MEMBERS of Parliament have hailed President Samia Suluhu Hassan for raising the budget of the Ministry of Agriculture budget and called upon the government to throw its weight behind irrigation farming.
In the current financial year, the Ministry for Agriculture was allocated 294bn/- but in the next budget the government will spend a whopping 751bn/- for the sector, an increase of 155 per cent.
Most legislators who contributed to the new budget speech said given the effects of climate change on the agriculture sector, continuing to rely on rain-fed agriculture will not take the country anywhere. Other MPs called upon the government to start subsidising inputs for coffee farming to increase exports.
John Sallu (CCMHandeni Rural) said Tanzania is endowed with an uncountable number of arable basins or valleys suitable for supporting irrigation farming.
He said investing in irrigation farming will help transform the sector. Condester Sichwale (CCM-Momba) called upon the government to lay emphasis on irrigation agriculture, saying Momba Constituency in Songwe region is rich in arable valleys suitable for rice farming.
According to the MP, Momba residents have been supplying rice to Tunduma residents, including citizens in some parts of DR Congo and Zambia. She said if irrigation schemes were introduced in the area crop productivity will go up.
Hamis Tabasamu (CCM-Sengerema) asked the government to consider drilling wells to facilitate irrigation farming in areas that have no rivers or dams.
Rashid Shangazi (CCMMlalo) was of the view that after President Samia increased the budget for the ministry actions are needed to transform the sector. “Last year the value of coffee exports was over 140 million US dollars.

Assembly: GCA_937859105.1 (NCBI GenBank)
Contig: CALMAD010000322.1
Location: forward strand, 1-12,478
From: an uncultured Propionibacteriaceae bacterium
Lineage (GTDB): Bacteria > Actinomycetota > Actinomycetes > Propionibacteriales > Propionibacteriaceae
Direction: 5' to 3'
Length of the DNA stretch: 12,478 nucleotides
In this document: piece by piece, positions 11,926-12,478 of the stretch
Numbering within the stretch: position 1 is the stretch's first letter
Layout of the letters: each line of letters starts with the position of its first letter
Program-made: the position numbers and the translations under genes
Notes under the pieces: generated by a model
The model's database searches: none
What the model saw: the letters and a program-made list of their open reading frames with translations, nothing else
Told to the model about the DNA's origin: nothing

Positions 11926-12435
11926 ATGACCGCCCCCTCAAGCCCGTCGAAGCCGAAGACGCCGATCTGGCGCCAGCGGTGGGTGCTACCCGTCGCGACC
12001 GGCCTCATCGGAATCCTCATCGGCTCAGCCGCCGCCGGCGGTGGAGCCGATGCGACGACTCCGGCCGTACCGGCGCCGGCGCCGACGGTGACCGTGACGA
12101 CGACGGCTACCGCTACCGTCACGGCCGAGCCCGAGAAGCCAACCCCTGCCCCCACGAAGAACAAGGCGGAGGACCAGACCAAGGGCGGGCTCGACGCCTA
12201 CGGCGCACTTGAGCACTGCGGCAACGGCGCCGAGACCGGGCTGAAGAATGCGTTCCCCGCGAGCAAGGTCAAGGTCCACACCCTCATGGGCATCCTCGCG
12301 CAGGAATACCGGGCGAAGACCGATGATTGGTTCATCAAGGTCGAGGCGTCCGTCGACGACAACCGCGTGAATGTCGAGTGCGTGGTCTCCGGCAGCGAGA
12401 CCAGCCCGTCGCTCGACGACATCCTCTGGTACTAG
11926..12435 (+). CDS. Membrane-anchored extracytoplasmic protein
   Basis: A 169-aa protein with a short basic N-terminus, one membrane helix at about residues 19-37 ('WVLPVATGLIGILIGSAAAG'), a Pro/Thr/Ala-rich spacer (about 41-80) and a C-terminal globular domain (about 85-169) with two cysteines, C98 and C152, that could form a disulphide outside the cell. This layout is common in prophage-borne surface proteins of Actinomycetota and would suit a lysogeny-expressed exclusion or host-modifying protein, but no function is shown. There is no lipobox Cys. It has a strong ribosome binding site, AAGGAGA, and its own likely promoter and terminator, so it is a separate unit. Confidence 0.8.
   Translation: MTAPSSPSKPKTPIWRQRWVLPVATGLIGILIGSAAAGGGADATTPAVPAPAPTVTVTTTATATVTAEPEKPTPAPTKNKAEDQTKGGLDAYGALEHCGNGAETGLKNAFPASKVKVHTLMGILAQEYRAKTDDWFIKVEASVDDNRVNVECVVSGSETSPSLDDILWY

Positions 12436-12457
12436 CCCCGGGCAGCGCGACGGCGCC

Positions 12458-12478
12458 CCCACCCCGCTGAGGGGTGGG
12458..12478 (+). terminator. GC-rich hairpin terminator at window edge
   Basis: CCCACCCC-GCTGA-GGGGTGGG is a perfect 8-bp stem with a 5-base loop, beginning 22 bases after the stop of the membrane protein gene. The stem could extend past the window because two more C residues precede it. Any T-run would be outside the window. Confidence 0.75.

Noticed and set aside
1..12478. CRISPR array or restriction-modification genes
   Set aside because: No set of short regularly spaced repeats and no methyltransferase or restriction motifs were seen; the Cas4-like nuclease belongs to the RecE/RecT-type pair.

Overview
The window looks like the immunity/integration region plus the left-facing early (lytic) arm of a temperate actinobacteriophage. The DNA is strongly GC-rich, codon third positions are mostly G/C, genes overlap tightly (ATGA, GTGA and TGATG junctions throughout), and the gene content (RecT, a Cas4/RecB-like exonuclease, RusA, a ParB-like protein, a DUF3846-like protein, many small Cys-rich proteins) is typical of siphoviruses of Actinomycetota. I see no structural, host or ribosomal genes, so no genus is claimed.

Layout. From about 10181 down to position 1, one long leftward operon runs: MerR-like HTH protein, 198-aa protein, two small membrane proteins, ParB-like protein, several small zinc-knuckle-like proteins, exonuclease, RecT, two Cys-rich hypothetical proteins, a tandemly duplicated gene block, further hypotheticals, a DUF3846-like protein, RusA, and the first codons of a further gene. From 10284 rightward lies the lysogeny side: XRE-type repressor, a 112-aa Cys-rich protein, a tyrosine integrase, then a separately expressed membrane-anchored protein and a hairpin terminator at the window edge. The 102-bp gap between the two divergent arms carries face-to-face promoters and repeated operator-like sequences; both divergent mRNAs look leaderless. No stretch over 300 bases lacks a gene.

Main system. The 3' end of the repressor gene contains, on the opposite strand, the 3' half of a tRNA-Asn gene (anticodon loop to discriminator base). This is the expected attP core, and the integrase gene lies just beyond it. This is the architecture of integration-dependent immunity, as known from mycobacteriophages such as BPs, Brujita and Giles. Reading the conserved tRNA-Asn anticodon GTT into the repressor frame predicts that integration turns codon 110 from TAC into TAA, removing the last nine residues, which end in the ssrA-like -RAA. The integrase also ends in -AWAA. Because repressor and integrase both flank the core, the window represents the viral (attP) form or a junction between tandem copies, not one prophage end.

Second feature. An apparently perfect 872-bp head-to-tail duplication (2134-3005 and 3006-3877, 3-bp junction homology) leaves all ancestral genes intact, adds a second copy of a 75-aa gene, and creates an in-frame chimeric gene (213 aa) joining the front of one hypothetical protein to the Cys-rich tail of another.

This calls for the government to start subsidizing the crop,” he suggested in his contribution. Daniel Sillo (CCM-Babati Rural) said: “The budget allocated shows a good start towards transforming the sector.
But, if we want to bring reforms in this sector we must do away with dependency on rain-fed agriculture.” “The budget presented shows a brighter future in agriculture sector.
However, special mechanisms should be put in place to track the performance of extension officers in the country,” said Mariam Mzuzuri (CCM-Special Seats).
The legislator told her fellow MPs that despite engaging in farming activities for years she had never seen an extension officer visiting her in her farm to offer help. Mzuzuri’s comment on tracking extension officers’ performance was supported by Riziki Rulida (CCMSpecial Seats).
But, according to Tumaini Magesa (CCMBusanda), if Tanzania wants to transform agriculture then it should be ready to allocate ten per cent of its total budget into the sector. Edward Ole Lekaita (CCM-Kiteto) was of the view that irrigation farming should go hand in hand with embracing rain harvesting technologies.
He suggested to the government to reduce tax charged when importing irrigation equipment. But, Rita Kabati (CCMSpecial Seats) spoke of agricultural researches, saying their findings have not been reaching farmers in the country to bring impact, calling for rectifying the situation.
Stressing on the need to invest heavily in irrigation agriculture, the MP who represents Iringa region, said banks in Zimbabwe don’t lend money to farmers who don’t practice irrigation mode of farming.
Timotheo Mzava (CCM-Korogwe Rural) said irrigation farming increases productivity per unit area, calling upon the government to search for money outside the budget to finance large scale irrigation projects.
Jackline Msongosi (CCM-Special Seats): “We believe we will see reforms in agriculture. The ministry of Finance and Planning must ensure the money allocated for agriculture subsidy is dished out to help farmers.”
Oran Njeza (CCMMbeya Rural) said: “We thank President Samia for bringing this budget. It will transform agriculture sector. However, the ministry must throw its weight behind implementing it.
Officials at the ministry must change mindsets since they have never received this amount of money. Luhaga Mpina (CCMKisesa) criticised the government idea of establishing the Cooperative Bank, saying the plan will just waste public money since it will end up collapsing.
Speaking on the surging fertiliser prices, the former minister for Livestock and Fisheries said the government is to blame for the problem after disbanding the bulk procurement system for the essential agricultural input.